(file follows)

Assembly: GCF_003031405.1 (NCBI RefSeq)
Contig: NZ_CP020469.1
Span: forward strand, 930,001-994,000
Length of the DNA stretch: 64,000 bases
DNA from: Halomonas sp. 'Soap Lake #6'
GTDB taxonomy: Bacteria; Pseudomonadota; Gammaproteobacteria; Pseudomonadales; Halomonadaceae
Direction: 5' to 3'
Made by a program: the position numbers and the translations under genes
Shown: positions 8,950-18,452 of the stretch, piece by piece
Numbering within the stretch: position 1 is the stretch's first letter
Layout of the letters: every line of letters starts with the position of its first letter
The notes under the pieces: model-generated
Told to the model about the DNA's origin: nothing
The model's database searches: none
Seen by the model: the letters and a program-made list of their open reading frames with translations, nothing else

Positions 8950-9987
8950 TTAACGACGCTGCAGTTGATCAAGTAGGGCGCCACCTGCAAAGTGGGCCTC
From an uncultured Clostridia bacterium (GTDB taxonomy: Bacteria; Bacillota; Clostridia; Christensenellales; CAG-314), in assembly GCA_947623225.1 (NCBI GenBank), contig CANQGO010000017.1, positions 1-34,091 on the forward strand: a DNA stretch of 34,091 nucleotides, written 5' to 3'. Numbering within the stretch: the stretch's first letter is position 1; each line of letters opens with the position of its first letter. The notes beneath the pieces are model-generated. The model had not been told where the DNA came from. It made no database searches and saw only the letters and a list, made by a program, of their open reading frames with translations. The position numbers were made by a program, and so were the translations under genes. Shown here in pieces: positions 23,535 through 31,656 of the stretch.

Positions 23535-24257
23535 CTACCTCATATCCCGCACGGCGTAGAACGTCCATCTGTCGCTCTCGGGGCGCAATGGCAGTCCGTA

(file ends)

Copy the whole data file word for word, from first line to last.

Assembly: GCF_003031405.1 (NCBI RefSeq)
Contig: NZ_CP020469.1
Span: forward strand, 930,001-994,000
Length of the DNA stretch: 64,000 bases
DNA from: Halomonas sp. 'Soap Lake #6'
GTDB taxonomy: Bacteria; Pseudomonadota; Gammaproteobacteria; Pseudomonadales; Halomonadaceae
Direction: 5' to 3'
Made by a program: the position numbers and the translations under genes
Shown: positions 8,950-18,452 of the stretch, piece by piece
Numbering within the stretch: position 1 is the stretch's first letter
Layout of the letters: every line of letters starts with the position of its first letter
The notes under the pieces: model-generated
Told to the model about the DNA's origin: nothing
The model's database searches: none
Seen by the model: the letters and a program-made list of their open reading frames with translations, nothing else

Positions 8950-9987
8950 TTAACGACGCTGCAGTTGATCAAGTAGGGCGCCACCTGCAAAGTGGGCCTC
From an uncultured Clostridia bacterium (GTDB taxonomy: Bacteria; Bacillota; Clostridia; Christensenellales; CAG-314), in assembly GCA_947623225.1 (NCBI GenBank), contig CANQGO010000017.1, positions 1-34,091 on the forward strand: a DNA stretch of 34,091 nucleotides, written 5' to 3'. Numbering within the stretch: the stretch's first letter is position 1; each line of letters opens with the position of its first letter. The notes beneath the pieces are model-generated. The model had not been told where the DNA came from. It made no database searches and saw only the letters and a list, made by a program, of their open reading frames with translations. The position numbers were made by a program, and so were the translations under genes. Shown here in pieces: positions 23,535 through 31,656 of the stretch.

Positions 23535-24257
23535 CTACCTCATATCCCGCACGGCGTAGAACGTCCATCTGTCGCTCTCGGGGCGCAATGGCAGTCCGTA